Definition of apologetic in English:


See synonyms for apologetic

Translate apologetic into Spanish


  • 1Regretfully acknowledging or excusing an offense or failure.

    ‘she was very apologetic about the whole incident’
    • ‘The typist smiles to himself as the story returns like an apologetic lover, penitent, regretful and contrite.’
    • ‘Defending, the lawyer said his client was apologetic and very much regretted the incident.’
    • ‘‘As much as I would love to, I have already made plans, sorry,’ I said, giving him an apologetic smile.’
    • ‘The shrug is hardly perceptible, the smile almost apologetic.’
    • ‘She shoots me and my wife an apologetic look before smiling at the kids and closing the door.’
    • ‘Liz's face altered from smiling and cheerful to regretful and apologetic.’
    • ‘Trying his best to be polite without having too say too much, Phillip pushed his way through the crowd, giving apologetic smiles to indignant ladies being pushed.’
    • ‘Diana huffed and I gave her an apologetic smile.’
    • ‘When Skye glared at him, he tried an apologetic smile.’
    • ‘He gave her a smile that was almost apologetic, then he shrugged.’
    • ‘Her somewhat apologetic stance is overridden by her clear sense of feeling justified in what she is doing.’
    • ‘For all the permutations that produced, the music seemed slightly apologetic.’
    • ‘We are not apologetic about her choice.’
    • ‘He's immediately apologetic.’
    • ‘The letter is written in an apologetic tone, apparently because the return of the books is overdue.’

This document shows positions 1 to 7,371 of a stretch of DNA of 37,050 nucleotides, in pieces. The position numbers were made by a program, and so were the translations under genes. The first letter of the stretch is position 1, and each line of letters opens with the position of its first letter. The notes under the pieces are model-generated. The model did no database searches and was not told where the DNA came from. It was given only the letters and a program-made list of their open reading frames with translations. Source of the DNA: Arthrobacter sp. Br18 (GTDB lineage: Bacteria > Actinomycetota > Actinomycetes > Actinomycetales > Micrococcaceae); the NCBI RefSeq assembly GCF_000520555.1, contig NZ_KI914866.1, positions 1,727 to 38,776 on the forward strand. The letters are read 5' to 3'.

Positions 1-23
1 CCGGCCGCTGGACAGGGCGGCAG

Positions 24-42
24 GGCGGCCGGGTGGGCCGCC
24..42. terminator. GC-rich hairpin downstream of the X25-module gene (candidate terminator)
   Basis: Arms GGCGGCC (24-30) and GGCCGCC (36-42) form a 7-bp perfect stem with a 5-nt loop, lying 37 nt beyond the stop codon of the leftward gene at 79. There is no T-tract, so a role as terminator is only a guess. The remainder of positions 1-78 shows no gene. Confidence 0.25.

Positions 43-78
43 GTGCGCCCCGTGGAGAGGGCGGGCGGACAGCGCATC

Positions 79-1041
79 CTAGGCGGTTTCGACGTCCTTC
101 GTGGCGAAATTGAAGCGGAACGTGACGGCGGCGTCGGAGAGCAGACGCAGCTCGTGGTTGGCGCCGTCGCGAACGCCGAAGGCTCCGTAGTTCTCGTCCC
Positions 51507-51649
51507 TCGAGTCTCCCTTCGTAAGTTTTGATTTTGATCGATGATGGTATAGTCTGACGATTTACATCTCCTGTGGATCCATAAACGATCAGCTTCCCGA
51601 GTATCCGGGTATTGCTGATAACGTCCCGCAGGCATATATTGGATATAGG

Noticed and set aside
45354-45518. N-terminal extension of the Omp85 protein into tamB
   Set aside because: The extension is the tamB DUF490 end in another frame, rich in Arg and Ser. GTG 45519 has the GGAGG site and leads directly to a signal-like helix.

• ‘An apologetic commuter-rail crew.’
    • ‘"Don't be apologetic, Trunk."’
    • ‘I also took this approach because I was not apologetic about my creative product.’
    • ‘He is apologetic for his inability to produce snappy soundbites to sum up these feelings, but I'm glad: this is a heartfelt, uncontainable outburst.’
    • ‘Richard didn't look apologetic in the least. - Why are you so formal?’
    regretful, full of regret, sorry, contrite, remorseful, penitent, repentant, rueful, deprecatory, self-reproachful
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    1. 1.1Of the nature of a formal defense or justification of something such as a theory or religious doctrine.
      ‘the apologetic proposition that production for profit is the same thing as production for need’
      • ‘The apologetic justification of church division has in many cases been a source of heated confessional intolerance.’
      • ‘There are not several types of sermons, for example, expository, historical, doctrinal, moral, apologetic, and topical.’
      • ‘Perhaps the most distasteful element of Romance is its attempt to justify its sexual explicitness with these vaguely apologetic ruminations on the mind/body split.’
      • ‘He proposed that the apologetic task is to show a person how their worldview contradicts their own common sense data, and how that data really fits within a Christian worldview.’
      • ‘That is the apologetic sermon considering the situation of various religions.’
      • ‘In this essay, I wish to make a case for the proper order of discussion topics in the apologetic argument.’



/əˌpäləˈjedik/ /əˌpɑləˈdʒɛdɪk/


Late Middle English (as a noun denoting a formal justification): from French apologétique or late Latin apologeticus, from Greek apologētikos, from apologeisthei ‘speak in one's own defense’, from apologia (see apology). The current sense dates from the mid 19th century.